When you begin to feel overwhelmed by stress, the most important thing is to calm yourself down. Meditation is a great way to accomplish this. A relaxing bath, a calming game or activity, or even a quality phone call with an old friend can all bring down your cortisol levels, lower your blood pressure, and calm your mind and body.
Exercise is another fantastic way of fending off stress. The endorphins released during a workout act as a natural painkiller and counteract the effects of stress. These endorphins are why so many people feel better after physical activity.
Not to worry. You don't have to hit the treadmill or get extreme on weight machines to get this kind of effect. A brisk walk, a couple's dance, or even an hour weeding the garden can all have similar results. Find the exercise that works best for you and commit to taking small steps to make regular exercise one of life's habits.
Knowing how to deal with stress when it occurs is a vital survival tool, akin to understanding CPR. Yet like how we try to avoid heart attacks or drownings that might necessitate CPR, so too should you strive to prevent harmful stress.
We cannot control everything in our lives, and so some stress is inevitable. However, you can lessen your stress loads by identifying and eliminating as many stressors in your life as you can. Some of the most common sources of preventable stress are the following.
1.) Prevent Procrastination
A lot of stress comes from the situations and choices we make. You've had all week to get ready for company, but you haven't cleaned a thing. Now the in-laws are thirty minutes outside of town, and you're in a panic, scrambling to sweep, dust, mop, and vacuum.
Procrastination can be a challenging yet satisfying habit to break, and it's not an uncommon problem. The world is full of advice on ending your procrastinating ways once and for all. Needing help with procrastination is so common there's even a WikiHow on the subject6.
2.) Terminate Toxic Relationships
Sometimes a person is the cause of your stress. If you can, you should try to avoid stressful people. Sometimes it's not possible (you can't exactly tell your boss to go away because they are stressing you out). Make an effort to surround yourself with positive people who will encourage and challenge you without causing unnecessary stress.
3.) Oust Overworking
You may have bitten off more than you can chew, and it's okay to admit that. If you can lessen your workload without risking your personal or financial wellbeing, then it's worth investing the time and energy into improving your work-life balance. Take that vacation you've been postponing. And, according to MBA professor, Chris Haroun, the first thing you should do when you get back from vacation, is to book your next vacation7.
Stress is the brain's way of trying to push you into acting. Sometimes, a certain amount of stress can be the final nudge you need to make a positive change in your life. Stress can make sure you don't miss that deadline, help you finish that project, or even push you to do something creative.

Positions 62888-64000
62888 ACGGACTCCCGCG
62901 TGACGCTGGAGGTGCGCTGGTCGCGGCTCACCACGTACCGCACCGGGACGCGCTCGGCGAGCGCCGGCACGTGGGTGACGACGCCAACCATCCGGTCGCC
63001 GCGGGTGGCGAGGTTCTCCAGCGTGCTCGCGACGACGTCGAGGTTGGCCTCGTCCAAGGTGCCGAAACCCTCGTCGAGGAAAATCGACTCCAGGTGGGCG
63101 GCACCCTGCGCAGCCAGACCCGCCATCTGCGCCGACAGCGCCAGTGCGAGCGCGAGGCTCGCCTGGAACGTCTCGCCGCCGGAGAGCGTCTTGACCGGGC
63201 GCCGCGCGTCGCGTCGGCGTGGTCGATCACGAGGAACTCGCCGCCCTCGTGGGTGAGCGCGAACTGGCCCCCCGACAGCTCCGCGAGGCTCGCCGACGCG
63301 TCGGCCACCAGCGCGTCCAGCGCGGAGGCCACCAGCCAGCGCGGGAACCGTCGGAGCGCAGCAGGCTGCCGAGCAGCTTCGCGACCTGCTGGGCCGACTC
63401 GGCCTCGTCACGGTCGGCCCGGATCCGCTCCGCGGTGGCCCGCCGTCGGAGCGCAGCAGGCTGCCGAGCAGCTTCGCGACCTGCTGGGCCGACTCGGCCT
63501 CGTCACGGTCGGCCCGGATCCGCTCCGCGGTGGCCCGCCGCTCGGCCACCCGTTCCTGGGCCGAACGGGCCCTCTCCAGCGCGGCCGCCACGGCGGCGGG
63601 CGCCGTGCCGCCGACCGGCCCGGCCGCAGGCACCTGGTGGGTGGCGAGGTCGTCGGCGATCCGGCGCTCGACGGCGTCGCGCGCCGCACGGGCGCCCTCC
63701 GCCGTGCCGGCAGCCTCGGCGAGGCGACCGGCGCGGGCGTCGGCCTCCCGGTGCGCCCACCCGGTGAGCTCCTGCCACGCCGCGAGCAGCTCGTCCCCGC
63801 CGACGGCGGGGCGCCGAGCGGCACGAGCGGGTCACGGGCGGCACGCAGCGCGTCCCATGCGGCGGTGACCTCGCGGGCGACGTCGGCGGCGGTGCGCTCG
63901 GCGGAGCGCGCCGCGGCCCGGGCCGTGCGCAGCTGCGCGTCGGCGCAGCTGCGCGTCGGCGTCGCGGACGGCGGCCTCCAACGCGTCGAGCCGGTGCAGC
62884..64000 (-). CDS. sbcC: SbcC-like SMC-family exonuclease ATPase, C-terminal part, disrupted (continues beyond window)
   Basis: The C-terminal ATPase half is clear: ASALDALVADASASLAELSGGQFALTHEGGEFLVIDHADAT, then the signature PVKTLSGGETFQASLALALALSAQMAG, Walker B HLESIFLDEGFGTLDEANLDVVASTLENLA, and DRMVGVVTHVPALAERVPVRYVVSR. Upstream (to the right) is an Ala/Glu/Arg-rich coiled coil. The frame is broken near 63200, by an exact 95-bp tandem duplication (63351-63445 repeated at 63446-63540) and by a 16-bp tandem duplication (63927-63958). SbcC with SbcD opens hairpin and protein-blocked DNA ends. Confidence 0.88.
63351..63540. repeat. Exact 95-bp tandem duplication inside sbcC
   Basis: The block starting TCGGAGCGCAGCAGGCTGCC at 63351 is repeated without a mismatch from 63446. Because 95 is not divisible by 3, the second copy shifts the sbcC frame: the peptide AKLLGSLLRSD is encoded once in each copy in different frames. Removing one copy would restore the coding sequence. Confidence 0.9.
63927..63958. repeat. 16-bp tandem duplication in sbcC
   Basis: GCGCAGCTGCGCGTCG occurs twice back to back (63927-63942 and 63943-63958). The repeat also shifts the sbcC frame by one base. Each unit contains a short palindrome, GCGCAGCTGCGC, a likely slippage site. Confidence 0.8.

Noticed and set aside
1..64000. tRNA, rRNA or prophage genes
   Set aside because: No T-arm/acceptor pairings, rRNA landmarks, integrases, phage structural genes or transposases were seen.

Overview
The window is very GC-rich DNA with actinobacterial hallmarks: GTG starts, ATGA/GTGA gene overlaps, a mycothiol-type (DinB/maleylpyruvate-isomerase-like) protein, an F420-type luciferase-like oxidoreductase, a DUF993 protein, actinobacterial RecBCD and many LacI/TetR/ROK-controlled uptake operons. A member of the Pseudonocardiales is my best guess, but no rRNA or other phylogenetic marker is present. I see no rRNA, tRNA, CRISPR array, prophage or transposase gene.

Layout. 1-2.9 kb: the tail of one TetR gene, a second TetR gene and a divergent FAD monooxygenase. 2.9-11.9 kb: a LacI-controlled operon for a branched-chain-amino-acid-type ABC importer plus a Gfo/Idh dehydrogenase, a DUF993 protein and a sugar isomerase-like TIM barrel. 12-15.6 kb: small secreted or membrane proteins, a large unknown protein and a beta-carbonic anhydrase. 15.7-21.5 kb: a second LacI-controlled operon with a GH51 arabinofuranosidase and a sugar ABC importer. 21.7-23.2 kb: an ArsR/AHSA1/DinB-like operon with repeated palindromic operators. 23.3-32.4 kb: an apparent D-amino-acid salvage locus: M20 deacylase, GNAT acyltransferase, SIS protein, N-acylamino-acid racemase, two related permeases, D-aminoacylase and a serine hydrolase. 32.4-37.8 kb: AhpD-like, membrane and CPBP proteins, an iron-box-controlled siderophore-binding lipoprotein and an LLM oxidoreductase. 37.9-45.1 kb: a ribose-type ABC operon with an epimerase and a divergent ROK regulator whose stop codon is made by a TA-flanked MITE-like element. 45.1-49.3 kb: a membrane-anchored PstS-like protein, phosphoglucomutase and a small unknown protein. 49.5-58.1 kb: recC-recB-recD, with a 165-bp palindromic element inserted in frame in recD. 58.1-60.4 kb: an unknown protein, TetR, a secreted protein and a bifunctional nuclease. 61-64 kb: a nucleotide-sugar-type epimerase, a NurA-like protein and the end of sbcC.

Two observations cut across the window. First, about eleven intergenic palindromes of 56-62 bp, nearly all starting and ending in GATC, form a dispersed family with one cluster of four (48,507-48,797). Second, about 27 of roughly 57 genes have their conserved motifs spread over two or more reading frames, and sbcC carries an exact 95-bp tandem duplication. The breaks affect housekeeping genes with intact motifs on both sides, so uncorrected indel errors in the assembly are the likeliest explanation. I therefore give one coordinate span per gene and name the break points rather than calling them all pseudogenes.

There are also stressful events that most people would describe as positive. Marriages, promotions, or moving into a new home all come with a certain level of stress. Yet that stress is inexorably tied to happy emotions for most people. In these situations, the stress typically bolsters excitement and leads to a positive outcome.
This "happy" stress may not even be called stress by most people who experience it. In psychological circles, this phenomenon is called "eustress," and it is not harmful in the same way that damaging stressors can be. One study from the University of Tulsa found that eustress did not correlate to high levels of fatigue8. In contrast, stress and distress were linked to exhaustion in the morning and throughout the day.
Unfortunately, you don't always have control over the utilization of stress for good in your life. The same stressor may be favorable for one person and harmful to another. For example, intense pressure from a dead-end office job may motivate you to quit, instead of embarking on an entrepreneurial adventure that leads you to your dream career. Of course, this only works for those of us who have the means to make that leap of faith. Many less fortunate people could never risk leaving the job that they have, no matter how stressful.
So it is crucial to not compartmentalize healthy stress as being defined by what is causing the stress. Instead, look at your circumstances. Is there a way you can use this stress to make positive changes in your life? Then the stress may have a net positive effect on your life, after all. If there is no way for the stress to push you to better yourself, or if it becomes too all-consuming, then it is unhealthy. In this case, you should employ as many defense mechanisms as you can.
Remember that just because stress may be motivational doesn't mean you shouldn't try to lessen it. The tipping point between eustress and harmful stress seems to be the moment where we begin to feel overwhelmed. Meditation, exercise, and all the other tips we've discussed can still help you maintain control over even healthy levels of stress. Never let these stressors get away from you. You should strive to find your ideal balance between protecting yourself from stress now while also utilizing its motivation for future growth.
Stress happens to all of us, but we don't have to let it win. Invest in your self-care and take control of your wellness. Take time each day to relax you and remind yourself to be grateful for all the good in your life. Positivity is yet another powerful tool for combating stress.
(1) American Physiological Association (2011 Jan) Stressed in America
(2) Web MD; Reviewed by Chang, MD (2018 Dec) What Is Cortisol?
(3) Feldhausen, T (2015 Sept) Childhood Stress Can Leave Changes in the Adult Brain
(4) Kulkarni S, O'Farrell I, Erasi M, Kochar MS (1998 Dec) Stress and Hypertension
(5) Division of Sleep Medicine at Harvard Medical School (2007 Dec) Consequences of Insufficient Sleep
(6) wikiHow; Co-authored by Griffin T, LPC (Nov 2019) How to Stop Procrastinating
(7) Haroun C (2016 Feb) 3 Easy Ways to Avoid Daily Stress (and Long-Term Burnout)
(8) Parker KN, Ragsdale JM (2015 Nov) Effects of Distress and Eustress on Changes in Fatigue from Waking to Working